“These places emulate the canyons, cliffs and tall trees of their natural habitat,” Hein says. “They thrive in nearly every major city in their former range, feeding on an abundance of feral pigeons.”
Hein, who has spent decades studying wildlife and 27 years as a master falconer, calls getting peregrine falcons removed from endangered lists the greatest comeback of any species in the U.S., a feat accomplished with considerable support from falconers.
Sea Island’s Hunters
That comeback has allowed the 4,000-year-old tradition to thrive today, with many state parks and hunting clubs offering the chance to
learn about and interact with the animals. Sea Island has created a haven for raptors where falconers lead hunts for guests and members of all experience levels. Hein developed Sea Island’s falconry programs that take place at Broadfield, A Sea Island Sporting Club and Lodge, and provides all the birds of prey involved.
Although Sea Island hosts raptor-led hunts during fall and winter, guests and members are invited to learn more at year-round workshops, where they can get eye-to-eye with the creatures and learn about the art and history of falconry.
When the winter hunting season ends, the birds of prey begin their summer jobs. From March to October they help control the population of pesky boat-tailed grackles and other birds that disturb guests at outdoor eateries by simply standing watch. The birds are handled by Sea Island’s falconers, who are happy to answer questions from curious onlookers.
“Just like trained raptors are used at airports and vineyards to control nuisance species, these birds of prey ensure that diners are able to enjoy their meals,” Hein says.
Jon Kent, director of outdoor pursuits at Sea Island, oversees the falconers at Broadfield. “Hunting is instinctual, so we don’t teach them that. … The hard part [of training] is getting the birds to come back, to land on the glove, to trade fresh catch for a piece of prepared meat—usually something they caught during an earlier hunt,” Kent says. “The training is all food-associated and reward-based. It can take months for some birds, a year for others.”
With the work of falconers like Hein, Sea Island has created an environment where people can learn about an age-old hunting partnership while seeing the birds’ skills in action. “It’s a falconers’ retreat where anyone can experience falconry and gain insights into the lifestyle of falconers,” Hein explains. “It allows people a privileged point of view of nature.”
Seeing people enjoy falconry experiences makes all the time that Kent and the falconers spend with the birds worthwhile. “We put that leather glove on a person, let a Harris’s hawk or a peregrine falcon land on it [and] people love that,” he says. “Just being around these awesome birds is amazing.”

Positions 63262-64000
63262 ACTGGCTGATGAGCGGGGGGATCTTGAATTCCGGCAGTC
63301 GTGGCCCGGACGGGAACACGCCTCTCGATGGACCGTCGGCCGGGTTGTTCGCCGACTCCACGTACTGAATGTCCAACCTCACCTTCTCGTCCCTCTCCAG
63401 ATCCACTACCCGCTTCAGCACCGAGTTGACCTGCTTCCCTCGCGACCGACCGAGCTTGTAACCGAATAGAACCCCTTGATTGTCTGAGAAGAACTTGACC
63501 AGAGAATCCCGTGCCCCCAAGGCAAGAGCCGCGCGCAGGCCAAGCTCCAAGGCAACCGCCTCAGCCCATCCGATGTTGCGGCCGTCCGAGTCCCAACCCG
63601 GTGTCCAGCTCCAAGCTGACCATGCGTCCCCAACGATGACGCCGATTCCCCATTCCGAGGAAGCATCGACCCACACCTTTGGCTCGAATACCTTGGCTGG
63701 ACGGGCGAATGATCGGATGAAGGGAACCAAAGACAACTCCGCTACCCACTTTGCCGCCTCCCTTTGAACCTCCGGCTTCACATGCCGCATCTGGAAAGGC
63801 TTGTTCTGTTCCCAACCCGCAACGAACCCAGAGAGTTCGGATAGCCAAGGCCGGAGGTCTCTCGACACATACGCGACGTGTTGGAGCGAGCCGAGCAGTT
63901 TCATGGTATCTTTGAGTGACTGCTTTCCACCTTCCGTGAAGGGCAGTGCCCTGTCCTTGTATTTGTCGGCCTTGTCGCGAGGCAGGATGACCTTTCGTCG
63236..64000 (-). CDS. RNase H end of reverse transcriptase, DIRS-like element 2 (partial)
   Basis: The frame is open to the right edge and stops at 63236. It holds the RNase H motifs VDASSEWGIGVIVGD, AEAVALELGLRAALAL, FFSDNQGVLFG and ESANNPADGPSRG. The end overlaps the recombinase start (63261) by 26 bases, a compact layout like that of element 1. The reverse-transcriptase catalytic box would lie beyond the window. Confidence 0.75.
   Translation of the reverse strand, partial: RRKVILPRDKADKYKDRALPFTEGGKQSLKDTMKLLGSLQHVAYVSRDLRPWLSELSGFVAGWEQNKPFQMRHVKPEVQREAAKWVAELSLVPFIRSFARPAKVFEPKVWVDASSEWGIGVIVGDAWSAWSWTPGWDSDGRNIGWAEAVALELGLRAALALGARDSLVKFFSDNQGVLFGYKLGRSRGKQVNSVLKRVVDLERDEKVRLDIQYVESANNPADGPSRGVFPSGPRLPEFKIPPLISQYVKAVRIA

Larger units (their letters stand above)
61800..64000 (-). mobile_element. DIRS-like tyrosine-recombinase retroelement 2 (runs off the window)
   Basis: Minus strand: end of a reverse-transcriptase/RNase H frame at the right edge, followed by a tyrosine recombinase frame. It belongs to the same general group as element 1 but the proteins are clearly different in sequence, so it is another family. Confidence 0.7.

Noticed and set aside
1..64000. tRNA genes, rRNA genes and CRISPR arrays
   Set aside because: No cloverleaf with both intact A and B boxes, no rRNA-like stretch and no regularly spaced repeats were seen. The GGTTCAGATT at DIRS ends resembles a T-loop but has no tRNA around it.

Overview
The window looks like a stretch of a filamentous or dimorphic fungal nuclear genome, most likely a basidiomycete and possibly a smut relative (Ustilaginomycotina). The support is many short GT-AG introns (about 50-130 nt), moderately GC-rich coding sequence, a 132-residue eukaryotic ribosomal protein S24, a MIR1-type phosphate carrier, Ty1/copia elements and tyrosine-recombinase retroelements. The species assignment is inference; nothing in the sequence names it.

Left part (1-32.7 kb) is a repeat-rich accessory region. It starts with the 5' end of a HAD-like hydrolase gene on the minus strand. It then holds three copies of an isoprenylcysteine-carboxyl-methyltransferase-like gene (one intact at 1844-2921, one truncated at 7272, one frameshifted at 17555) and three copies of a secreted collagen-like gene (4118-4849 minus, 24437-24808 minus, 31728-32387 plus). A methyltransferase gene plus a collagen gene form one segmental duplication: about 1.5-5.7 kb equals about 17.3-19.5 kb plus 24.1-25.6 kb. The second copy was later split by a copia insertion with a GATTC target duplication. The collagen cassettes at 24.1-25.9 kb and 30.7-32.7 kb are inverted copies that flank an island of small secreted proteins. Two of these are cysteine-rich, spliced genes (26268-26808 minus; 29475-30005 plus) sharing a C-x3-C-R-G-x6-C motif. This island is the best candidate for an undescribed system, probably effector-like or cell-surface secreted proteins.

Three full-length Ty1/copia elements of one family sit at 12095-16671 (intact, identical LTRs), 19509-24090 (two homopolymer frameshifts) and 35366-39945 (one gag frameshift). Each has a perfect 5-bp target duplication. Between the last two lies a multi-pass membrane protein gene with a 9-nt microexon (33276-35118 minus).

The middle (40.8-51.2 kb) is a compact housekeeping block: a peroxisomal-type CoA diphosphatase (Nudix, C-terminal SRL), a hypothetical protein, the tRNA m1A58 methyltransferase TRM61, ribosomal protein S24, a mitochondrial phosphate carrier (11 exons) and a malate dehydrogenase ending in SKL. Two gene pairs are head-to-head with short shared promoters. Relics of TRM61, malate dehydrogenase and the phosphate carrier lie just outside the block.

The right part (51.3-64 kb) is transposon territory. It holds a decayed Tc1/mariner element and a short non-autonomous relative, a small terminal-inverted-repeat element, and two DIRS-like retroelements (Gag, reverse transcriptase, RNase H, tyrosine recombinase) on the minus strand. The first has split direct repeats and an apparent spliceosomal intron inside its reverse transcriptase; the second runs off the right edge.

From mid-October to mid-March, guests and members at Sea Island can experience falconry with three different birds of prey in a single morning. Broadfield, A Sea Island Sporting Club and Lodge, encompasses 5,800 acres of forests and fields where hunters can find deer, quail, pheasant, turkey, hogs and other game. Three years ago, the hunting program welcomed hunting with raptors to the list of ways that guests and members can enjoy the great outdoors.
“This is the real deal, hunting with birds of prey doing what they do naturally, but working alongside people and pointer dogs,” says falconer Jon Kent, Sea Island’s director of outdoor pursuits. “A bird-watcher might spend thousands of hours waiting to see something like this happen from a distance in the wild, but we let people see it close-up every day using trained raptors.”
A typical hunt starts with a Harris’s hawk plucking squirrels from tall trees and “helicoptering” them to the ground to trade for a piece of easier-to-eat prepared meat from the falconer.
Next, participants partner with a goshawk or Cooper’s hawk and a pointer dog. As the human and dog flush quail out of the brush, the airborne hawk picks one from the flock to catch in midair. The hawk’s human counterpart offers some prepared meat to trade for the fresh catch before the hunting party repeats the procedure of stirring up grounded birds in the final phase of the hunt. At this stage, the aim is capturing pheasant, and the predator is a peregrine falcon.
During these hunts, guests don the falconer’s thick leather glove and experience the thrill of having a trained raptor alight on an outstretched hand.
“All kinds [of people] are drawn to this, from experienced hunters who haven’t hunted with birds to people who don’t hunt or even get outdoors much,” says Chris Kennedy, a Sea Island falconer. “If a hunt doesn’t go perfectly, … everyone still has a great time walking in the woods and watching the birds and dogs work.”